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Trigger Points in Subscapularis - it's important to include stretching as part of treatment. MET's may be effective (see below).


Studies have shown that a combination of compression, stretching and Muscle Energy Techniques (MET's) are likely to produce better outcomes when treating trigger points, as compared to compression techniques alone

The term MET was first described in 1948 by Fred Mitchell, Sr., D.O. and MET's are today quite commonly used to treat somatic dysfunction, especially decreased range of motion, muscular hypertonicity, and pain.

MET's are both effective and easy to learn 

A large body of work has emerged over the last decade to support the use of MET's, specifically as part of an integrated approach to the treatment of trigger points.

Much credit needs to go to Leon Chaitow for his voluminous works on the subject of MET's, and to John Gibbons whose main work on the subject of MET's forms the core text of the MET master course (and whose example we use below).

The use of MET's has increased exponentially in recent years because they are effective, and simple to learn.

MET's are included in many NAT trigger point treatment protocols and we continue to share data and experience with therapists worldwide.

Subscapularis Trigger Points

MET treatment of the subscapularis – PIR method. Position of bind of the subscapularis


MET Treatment of Subscapularis (Post-Isometric Relaxation - PIR - Method)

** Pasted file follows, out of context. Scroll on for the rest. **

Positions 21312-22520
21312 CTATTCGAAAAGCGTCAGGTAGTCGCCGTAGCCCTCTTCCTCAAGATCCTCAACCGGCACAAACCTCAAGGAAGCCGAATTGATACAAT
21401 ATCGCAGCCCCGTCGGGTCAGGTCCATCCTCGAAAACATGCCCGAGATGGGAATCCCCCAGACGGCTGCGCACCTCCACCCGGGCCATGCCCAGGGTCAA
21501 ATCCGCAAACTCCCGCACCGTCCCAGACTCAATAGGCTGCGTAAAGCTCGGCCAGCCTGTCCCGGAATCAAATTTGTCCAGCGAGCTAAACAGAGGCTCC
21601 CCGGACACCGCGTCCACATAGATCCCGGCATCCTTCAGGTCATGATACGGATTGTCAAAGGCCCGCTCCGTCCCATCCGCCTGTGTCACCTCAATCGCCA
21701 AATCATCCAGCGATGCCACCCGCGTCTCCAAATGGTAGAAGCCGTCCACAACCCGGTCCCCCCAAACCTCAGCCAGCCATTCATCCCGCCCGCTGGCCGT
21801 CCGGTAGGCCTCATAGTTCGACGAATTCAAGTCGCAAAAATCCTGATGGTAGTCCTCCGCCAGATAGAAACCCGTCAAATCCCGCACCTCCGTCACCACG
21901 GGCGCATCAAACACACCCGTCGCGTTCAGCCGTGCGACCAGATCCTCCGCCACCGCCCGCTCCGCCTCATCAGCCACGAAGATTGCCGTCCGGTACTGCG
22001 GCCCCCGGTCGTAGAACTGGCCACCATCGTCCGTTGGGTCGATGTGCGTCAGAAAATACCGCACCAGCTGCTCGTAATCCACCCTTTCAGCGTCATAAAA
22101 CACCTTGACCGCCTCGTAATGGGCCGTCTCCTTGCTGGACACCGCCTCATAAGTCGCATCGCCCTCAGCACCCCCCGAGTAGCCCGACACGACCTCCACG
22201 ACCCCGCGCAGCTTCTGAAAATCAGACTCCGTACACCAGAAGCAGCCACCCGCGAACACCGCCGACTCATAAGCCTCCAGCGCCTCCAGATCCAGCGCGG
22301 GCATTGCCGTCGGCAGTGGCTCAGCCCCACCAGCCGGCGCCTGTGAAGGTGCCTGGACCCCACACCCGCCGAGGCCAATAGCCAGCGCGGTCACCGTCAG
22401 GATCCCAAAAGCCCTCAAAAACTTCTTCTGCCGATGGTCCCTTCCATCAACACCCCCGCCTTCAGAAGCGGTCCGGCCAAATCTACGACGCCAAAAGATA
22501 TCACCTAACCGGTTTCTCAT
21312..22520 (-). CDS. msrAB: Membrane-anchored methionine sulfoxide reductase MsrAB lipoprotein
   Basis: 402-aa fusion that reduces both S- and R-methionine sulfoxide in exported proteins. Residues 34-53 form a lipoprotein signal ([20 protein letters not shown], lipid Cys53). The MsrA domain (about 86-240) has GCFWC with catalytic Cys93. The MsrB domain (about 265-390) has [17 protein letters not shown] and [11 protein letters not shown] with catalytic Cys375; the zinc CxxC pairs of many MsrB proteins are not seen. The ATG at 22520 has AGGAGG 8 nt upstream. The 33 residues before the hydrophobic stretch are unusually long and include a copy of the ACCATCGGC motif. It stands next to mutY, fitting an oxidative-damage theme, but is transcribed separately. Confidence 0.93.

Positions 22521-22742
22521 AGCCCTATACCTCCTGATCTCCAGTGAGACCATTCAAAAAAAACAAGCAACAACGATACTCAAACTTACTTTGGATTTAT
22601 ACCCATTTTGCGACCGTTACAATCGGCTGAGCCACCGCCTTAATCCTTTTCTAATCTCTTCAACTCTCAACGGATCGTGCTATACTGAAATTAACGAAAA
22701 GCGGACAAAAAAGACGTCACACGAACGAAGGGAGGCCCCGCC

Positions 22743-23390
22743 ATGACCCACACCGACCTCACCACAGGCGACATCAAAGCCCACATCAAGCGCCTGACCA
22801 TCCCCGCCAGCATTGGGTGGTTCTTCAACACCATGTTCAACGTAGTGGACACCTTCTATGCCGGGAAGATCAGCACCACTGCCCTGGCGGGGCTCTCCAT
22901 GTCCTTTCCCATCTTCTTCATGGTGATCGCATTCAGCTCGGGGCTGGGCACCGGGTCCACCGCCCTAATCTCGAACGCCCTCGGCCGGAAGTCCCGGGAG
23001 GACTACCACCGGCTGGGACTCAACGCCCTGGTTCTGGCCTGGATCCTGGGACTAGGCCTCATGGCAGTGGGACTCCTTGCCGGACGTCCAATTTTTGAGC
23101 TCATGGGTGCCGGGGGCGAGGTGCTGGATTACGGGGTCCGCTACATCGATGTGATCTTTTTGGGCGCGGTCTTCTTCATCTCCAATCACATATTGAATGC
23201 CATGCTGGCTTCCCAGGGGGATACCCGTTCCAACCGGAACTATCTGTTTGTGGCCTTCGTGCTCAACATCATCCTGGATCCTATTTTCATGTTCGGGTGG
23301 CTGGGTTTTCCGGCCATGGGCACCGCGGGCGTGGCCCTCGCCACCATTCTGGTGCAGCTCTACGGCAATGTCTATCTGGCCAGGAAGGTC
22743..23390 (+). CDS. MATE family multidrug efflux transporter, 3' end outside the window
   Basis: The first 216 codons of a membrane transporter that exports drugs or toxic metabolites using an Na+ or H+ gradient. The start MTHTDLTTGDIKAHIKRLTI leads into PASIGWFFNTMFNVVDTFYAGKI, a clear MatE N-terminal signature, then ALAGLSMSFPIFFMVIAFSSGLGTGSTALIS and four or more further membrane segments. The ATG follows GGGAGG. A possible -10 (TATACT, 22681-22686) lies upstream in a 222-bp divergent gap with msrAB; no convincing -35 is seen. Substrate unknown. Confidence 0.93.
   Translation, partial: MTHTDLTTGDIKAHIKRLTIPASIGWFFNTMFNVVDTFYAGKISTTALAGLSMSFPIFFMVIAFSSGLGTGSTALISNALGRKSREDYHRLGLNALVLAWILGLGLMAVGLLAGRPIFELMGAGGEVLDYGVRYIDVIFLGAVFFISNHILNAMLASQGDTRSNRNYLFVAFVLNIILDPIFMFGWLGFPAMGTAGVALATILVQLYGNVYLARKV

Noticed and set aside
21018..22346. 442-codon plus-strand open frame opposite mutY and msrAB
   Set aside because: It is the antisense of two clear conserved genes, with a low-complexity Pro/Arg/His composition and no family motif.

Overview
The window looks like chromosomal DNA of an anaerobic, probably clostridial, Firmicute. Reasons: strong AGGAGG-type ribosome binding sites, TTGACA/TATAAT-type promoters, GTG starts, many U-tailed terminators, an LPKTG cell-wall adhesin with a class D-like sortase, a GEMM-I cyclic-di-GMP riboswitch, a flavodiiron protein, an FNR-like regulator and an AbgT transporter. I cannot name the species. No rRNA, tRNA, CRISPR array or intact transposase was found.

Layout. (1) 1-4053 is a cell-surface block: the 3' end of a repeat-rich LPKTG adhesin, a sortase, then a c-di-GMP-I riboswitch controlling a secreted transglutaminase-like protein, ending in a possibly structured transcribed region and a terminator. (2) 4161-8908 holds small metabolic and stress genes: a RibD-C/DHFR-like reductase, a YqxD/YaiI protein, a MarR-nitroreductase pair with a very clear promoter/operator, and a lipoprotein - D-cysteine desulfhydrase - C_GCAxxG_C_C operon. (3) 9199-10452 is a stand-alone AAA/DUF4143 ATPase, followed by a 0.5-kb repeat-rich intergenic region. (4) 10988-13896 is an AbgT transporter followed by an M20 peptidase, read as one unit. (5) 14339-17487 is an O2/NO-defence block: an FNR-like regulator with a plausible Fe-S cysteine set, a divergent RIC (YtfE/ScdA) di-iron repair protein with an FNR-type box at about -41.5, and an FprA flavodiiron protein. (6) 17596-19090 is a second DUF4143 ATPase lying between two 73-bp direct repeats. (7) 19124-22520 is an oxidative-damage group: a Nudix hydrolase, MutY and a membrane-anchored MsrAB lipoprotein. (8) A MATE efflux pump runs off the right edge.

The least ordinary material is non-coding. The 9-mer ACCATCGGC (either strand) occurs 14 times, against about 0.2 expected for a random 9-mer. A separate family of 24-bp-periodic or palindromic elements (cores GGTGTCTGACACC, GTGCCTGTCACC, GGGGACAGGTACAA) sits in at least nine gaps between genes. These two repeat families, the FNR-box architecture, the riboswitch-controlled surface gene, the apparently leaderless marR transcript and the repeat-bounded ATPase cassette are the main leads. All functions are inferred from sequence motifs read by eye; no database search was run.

In this example, the therapist takes the client's shoulder into external rotation until a bind is felt.

From the position of bind, the client is asked to contract the subscapularis by internally rotating their shoulder.

After 10 seconds and on the relaxation phase, the therapist applies traction to the shoulder joint (to prevent an impingement) and slowly encourages the shoulder into further external rotation.

Subscapularis Trigger Points

The patient internally rotates the shoulder to activate the subscapularis


Subscapularis Trigger Points

After the contraction of the subscapularis, the therapist applies traction to the humerus and encourages further external rotation


Reciprocal inhibition (RI) Method

If the patient has discomfort activating the subscapularis, the antagonistic muscle of the infraspinatus can be activated instead.

From the position of bind, the client is asked to resist external rotation; this will contract the infraspinatus and allow the subscapularis to relax through RI.

On the relaxation phase, a lengthening procedure of the subscapularis can then be performed.








This trigger point therapy blog is intended to be used for information purposes only and is not intended to be used for medical diagnosis or treatment or to substitute for a medical diagnosis and/or treatment rendered or prescribed by a physician or competent healthcare professional. This information is designed as educational material, but should not be taken as a recommendation for treatment of any particular person or patient. Always consult your physician if you think you need treatment or if you feel unwell. 




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Scraping, a manual, ancient practice where pain points are worked with a gua sha (smooth-edged tool), reportedly increases blood flow by up to 400 per cent more than foam rolling and massage guns. By breaking up old, damaged blood vessels to promote new growth and healing, these tools are useful for getting into the nooks and crannies of a pain point, especially in delicate areas like along the shin muscles and under the foot.

Tim Tian has taken the scraper idea and supercharged it, creating a manual, triangular tool that blends heat and vibration therapy. “Cold blades stiffen muscles, blocking a deep release,” he says.

The heated scraper device takes just three seconds to reach 50ºC. This helps muscles soften, making it easier to massage away tension, increase blood flow and promote healing. The scraper is specially great for alleviating delayed onset muscle soreness (DOMS) in the quads, and provides a relaxing switch-up from the foam roller slog.